In in few minutes they would arrive with sirens. The rubber on the tires would heat up and squeal against the sand swamped roads. For now, she enjoyed the quiet hum of sunset. Even in the desert, there was a cool calm to this time of day. A breeze whistled through the cactus spines and the leaves of the dry Joshua trees. Although she tried to focus on these things, the weight in her lap was unforgettable and her bony ankles ground against each other. The heaviness of her mother’s body surprised her, but she could not leave it behind.

A lizard crawled up over the edge of a rock, blinking sideways and then skittered away finding no warmth in the remaining light. There was no rock big enough for her to hide under now. As a child she took every opportunity to hide. Sneaking into cabinets and under crawl spaces for hours at a time, she patiently waited for the voices of grown-ups wondering where she gone before she would unfold her legs from their cramped position and appear in some other room, never to reveal where she’d been. Plenty of big rocks, even caves in the desert could offer her cover, but she had no use for that now. Her mother was dead.

She clung to the body, still warm near the center. They would be here soon, she thought. Then they would take away her mother, lay the body stiffly and gracefully onto a rolling bed and close the doors of the ambulance around her like a mausoleum on wheels. She tried to imagine the clunk, clunk of the doors closing to prepare her for this last sight. There most likely wouldn’t be a funeral, at least not one she could attend. The breeze whipped up.

Beside her the Ziplock freezer bag full of cash jingled in the wind. She wasn’t sure what to do with it now. Probably best to let the cops handle it. She was crap with money anyway. It would have bought them both a nice enough life, she thought. There was a cabin that the bus had passed on the way to the prison. The chimney emitted a soft dove grey smoke signaling a distance from the road about a mile back, hidden inside the trees. That would’ve been nice, she thought. There we could have both hidden out.

In the tree overhanging them both, an owl fluttered its wings lightly and she looked up to see the outline of its shadow against the sunset. Everything was darkening now and the breeze stiffened. The gravel from the road tumbled. She wished she had a harmonica with her so she could play a song. That would complete the picture, she thought. A sad tune to match the wind and the body sagging across her lap would do it. She started to tap her foot, thinking of the beat playing out in her head.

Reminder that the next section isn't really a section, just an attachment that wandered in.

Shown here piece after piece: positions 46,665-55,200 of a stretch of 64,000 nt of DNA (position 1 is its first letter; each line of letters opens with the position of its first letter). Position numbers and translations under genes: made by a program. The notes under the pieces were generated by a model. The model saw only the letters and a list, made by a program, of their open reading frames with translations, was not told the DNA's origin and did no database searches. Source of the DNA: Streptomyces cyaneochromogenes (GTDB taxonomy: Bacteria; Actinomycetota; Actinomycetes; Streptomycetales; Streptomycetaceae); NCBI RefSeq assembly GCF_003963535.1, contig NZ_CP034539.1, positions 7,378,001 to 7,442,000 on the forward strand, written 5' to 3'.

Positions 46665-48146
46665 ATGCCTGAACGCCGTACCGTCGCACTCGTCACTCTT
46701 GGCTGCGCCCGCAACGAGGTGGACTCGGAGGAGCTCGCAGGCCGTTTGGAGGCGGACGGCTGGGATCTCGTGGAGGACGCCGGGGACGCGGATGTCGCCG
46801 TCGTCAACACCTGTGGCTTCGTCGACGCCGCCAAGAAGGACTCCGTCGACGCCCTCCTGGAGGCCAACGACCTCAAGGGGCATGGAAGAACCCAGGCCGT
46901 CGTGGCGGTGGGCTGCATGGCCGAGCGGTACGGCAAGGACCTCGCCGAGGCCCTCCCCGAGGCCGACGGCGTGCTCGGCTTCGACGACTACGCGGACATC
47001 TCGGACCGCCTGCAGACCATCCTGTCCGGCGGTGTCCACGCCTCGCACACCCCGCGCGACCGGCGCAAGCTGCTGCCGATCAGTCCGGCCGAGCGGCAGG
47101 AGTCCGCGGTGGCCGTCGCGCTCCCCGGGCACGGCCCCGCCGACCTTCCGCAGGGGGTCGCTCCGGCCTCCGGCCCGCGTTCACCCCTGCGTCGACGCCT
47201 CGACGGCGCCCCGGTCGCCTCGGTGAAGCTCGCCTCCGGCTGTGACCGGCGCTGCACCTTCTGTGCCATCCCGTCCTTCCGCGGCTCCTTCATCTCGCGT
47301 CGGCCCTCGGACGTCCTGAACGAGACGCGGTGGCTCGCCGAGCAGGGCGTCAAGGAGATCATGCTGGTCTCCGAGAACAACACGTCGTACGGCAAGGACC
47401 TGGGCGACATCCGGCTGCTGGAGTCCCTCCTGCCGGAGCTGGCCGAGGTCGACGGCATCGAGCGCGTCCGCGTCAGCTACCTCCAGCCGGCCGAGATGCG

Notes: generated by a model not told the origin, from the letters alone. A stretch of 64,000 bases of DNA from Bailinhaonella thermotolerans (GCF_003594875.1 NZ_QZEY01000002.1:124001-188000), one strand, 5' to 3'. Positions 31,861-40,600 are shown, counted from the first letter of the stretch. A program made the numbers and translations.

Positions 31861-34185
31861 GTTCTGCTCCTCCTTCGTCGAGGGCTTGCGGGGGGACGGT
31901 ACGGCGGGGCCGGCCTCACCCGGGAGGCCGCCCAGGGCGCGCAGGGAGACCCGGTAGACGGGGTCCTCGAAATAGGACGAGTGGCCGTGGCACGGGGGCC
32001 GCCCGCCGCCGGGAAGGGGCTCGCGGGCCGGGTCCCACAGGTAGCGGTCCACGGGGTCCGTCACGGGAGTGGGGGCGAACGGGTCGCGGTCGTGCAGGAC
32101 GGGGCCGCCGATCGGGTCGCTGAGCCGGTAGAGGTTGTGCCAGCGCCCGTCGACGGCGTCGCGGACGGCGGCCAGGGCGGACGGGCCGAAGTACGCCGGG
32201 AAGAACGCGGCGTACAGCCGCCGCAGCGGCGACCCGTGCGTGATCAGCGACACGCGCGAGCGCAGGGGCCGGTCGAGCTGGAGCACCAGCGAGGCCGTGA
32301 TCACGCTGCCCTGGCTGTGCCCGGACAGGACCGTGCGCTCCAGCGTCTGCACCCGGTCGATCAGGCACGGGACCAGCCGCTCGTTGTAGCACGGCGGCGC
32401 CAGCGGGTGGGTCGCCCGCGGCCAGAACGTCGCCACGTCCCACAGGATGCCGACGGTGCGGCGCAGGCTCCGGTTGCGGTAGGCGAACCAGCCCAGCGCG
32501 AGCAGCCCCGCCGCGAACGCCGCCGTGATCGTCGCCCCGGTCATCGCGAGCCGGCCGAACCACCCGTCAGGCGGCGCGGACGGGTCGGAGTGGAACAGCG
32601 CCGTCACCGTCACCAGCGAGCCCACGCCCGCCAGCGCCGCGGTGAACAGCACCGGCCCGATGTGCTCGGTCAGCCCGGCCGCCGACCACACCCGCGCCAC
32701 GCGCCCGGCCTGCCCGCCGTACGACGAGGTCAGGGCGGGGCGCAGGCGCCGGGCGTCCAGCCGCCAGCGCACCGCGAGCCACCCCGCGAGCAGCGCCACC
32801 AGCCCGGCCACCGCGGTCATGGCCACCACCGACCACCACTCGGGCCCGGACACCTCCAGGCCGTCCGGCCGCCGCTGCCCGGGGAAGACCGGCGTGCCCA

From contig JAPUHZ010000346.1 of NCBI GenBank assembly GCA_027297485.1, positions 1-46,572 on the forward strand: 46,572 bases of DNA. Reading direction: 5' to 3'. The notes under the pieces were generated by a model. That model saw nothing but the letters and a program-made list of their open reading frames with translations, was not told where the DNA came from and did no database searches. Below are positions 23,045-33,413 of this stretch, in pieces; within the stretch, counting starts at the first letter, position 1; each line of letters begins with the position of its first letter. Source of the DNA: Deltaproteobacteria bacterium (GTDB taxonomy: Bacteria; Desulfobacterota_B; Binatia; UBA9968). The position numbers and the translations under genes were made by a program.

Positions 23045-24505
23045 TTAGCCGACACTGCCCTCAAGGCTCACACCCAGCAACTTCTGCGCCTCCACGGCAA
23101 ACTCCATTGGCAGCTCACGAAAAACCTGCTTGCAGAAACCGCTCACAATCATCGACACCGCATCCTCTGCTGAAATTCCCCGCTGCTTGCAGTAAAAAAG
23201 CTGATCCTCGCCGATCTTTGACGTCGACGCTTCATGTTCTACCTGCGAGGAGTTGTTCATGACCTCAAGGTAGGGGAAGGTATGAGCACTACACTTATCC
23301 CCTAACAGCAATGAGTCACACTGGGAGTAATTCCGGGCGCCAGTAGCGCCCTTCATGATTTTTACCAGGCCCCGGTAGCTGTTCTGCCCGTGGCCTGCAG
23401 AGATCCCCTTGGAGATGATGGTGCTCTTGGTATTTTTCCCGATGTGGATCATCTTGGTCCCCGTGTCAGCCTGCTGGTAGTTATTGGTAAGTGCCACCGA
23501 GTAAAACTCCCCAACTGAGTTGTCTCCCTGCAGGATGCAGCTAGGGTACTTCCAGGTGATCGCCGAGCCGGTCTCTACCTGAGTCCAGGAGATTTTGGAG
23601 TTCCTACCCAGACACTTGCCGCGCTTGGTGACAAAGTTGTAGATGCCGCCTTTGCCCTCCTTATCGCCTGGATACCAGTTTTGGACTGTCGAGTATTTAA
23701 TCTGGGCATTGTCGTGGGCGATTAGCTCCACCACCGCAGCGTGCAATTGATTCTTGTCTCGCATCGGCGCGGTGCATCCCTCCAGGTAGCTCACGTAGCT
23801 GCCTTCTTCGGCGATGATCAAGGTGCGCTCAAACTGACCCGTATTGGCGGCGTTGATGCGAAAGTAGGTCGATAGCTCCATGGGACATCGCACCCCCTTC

It wasn’t a sad song, really, but you know, at this point it hardly mattered much she thought. And hey, this way they could say they found her in the middle of the desert singing a song to her ma, and they could haul her off for good. Then the sirens whirled in the distance and her breath caught. This was it.

In a minute the doors slammed and lights flashed, scaring the owl away from his nesting tree. But she was still there, holding the body. They thought at first maybe she was dead too, she was so hunched over. But when they prodded her with the tip of a rifle, expecting the shoulders to fall back, her head lifted instead and her dry eyes blinked at them.

A few of the men swallowed shouts of surprise then hollered at her to raise her hands above her head. She did. Then they walked her to the back of a car and drove her away. The body still lay on the desert ground where she’d gently laid it down next to the cash. She stared out the window, and watched as they stood around the body, shifting back and forth on their feet. They looked uncomfortable. A paramedic trotted over and reached a hand down to her ma’s wrist and shook his head.

The door of the car slammed shut and her head spun. The cop adjusted his mirror and started the car. They were going to take her away before they even moved her ma from off the ground. She sat up straight and thought of pounding on the glass, but then thought better of it and sank back, turning her head from the scene, so as not to start to cry.

In a few days’ time, they’d pick her ma down to the bone, but they’d know it was a heart attack killed her. Didn’t matter, though, she thought. I’ll be gone by the time they’re done.

I’m a little late in posting, but here goes. This week I chose the song “Look What They’ve Done To My Song Ma” covered by Miley Cyrus. So check out Trebez here.


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